Housing costs finally increase in many cities

According to Standard & Poor’s/Case-Shiller home price index, the cost of homes is increasing in 19 out of the 20 cities it monitors monthly. The increases were seen in April, when compared to March. Increasing home costs indicates progress in the stressed market. However, jobless numbers stay high, holding back greater recovery.

Index increasing every month

Homes increased 2.3 percent from March to April in Phoenix, which is where the home price increase was the best. There were huge increases in San Francisco and Washington as well. The only major market that showed a drop was Detroit, and that was a 2.1 percent decrease. The only major market that showed a price drop in the index was Detroit with a 2.1 percent decrease. The biggest home price increase came at 2.3 percent in Phoenix from March to April. San Francisco and Washington were the next highest price boosts seen in the index.

Fannie Mae and Freddie Mac are overseen by the Federal Housing Finance Agency. The bureau said that from April 2011 to April 2012, there was a 3 percent increase in home costs.

Phoenix also had the greatest year-over-year increase, with costs increasing by 8.6 percent.

There are still a very low number of properties available, and the numbers of houses that used to be occupied that are for sale are lower than has been seen since 2006.

In the industry, there has been increased interest. There have also been more building permits requested than there have been in over three years.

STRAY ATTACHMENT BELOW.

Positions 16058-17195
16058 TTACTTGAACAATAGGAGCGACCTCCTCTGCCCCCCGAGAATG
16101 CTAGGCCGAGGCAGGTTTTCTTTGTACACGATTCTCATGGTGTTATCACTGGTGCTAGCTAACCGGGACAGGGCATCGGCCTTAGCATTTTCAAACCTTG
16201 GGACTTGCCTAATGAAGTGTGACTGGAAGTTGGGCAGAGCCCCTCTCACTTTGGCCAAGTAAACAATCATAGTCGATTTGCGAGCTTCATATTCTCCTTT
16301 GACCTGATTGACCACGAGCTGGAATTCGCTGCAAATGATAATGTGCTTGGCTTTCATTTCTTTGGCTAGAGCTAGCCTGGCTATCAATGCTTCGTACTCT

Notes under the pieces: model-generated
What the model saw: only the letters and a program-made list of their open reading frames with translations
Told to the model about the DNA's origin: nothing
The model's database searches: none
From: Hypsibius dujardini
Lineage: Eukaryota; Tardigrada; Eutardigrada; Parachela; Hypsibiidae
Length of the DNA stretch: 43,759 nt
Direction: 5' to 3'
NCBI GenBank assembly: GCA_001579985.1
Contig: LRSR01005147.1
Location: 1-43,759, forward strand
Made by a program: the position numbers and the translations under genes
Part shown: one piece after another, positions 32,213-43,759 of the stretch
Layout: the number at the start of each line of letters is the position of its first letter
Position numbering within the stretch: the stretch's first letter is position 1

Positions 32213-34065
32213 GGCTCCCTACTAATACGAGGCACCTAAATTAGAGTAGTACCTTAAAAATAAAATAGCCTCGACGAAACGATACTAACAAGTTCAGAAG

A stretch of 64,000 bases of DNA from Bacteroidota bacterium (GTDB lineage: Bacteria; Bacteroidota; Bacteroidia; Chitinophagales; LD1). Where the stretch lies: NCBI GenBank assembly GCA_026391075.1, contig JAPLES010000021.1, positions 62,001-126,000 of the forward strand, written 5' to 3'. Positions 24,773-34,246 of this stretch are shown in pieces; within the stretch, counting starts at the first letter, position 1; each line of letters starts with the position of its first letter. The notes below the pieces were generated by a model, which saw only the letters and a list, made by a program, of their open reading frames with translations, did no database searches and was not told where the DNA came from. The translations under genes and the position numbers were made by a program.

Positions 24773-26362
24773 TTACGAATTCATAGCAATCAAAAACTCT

The Great Recession was precipitated by the bottom falling out of the housing industry. Home prices have to come up in order to sustain demand in the real estate market. House sales are on the rise partly because of efforts by the Federal Reserve to keep long-term rates on mortgages at record lows.

Index facts

The S&P/Case-Shiller monthly index monitors house costs in Boston, Chicago, Denver, Las Vegas, Los Angeles, Miami, New York, San Diego, San Francisco, Washington DC, Atlanta, Charlotte, Cleveland, Dallas, Detroit, Minneapolis, Phoenix, Portland, Seattle, and Tampa. According to the index, it covers around half of the nation’s properties.

The costs are compared with those in 2000 before the mortgage crisis, and the average over three months are taken.

Recovery hard with unemployment

Meanwhile, the unemployment rate continues to hover at 8.2 percent, holding back a quicker economic recovery. A modest average of 73,000 jobs was added monthly to the nation’s economy in April and May. A more-encouraging average of 226,000 was added each of the first quarter of the year.

If the job market does not improve, some economists worry that it could slow down the housing industry just when it is starting to gain strength. Last week, Federal Reserve Chairman Ben S. Bernanke said the economy wasn’t improving, in spite of improvements in housing. Meanwhile, the Federal Reserve continues to snatch up securities to keep long-term interest rates low.

And your question is…?

There’s too much shadow inventory to expect any kind of sustained improvement except in niche markets.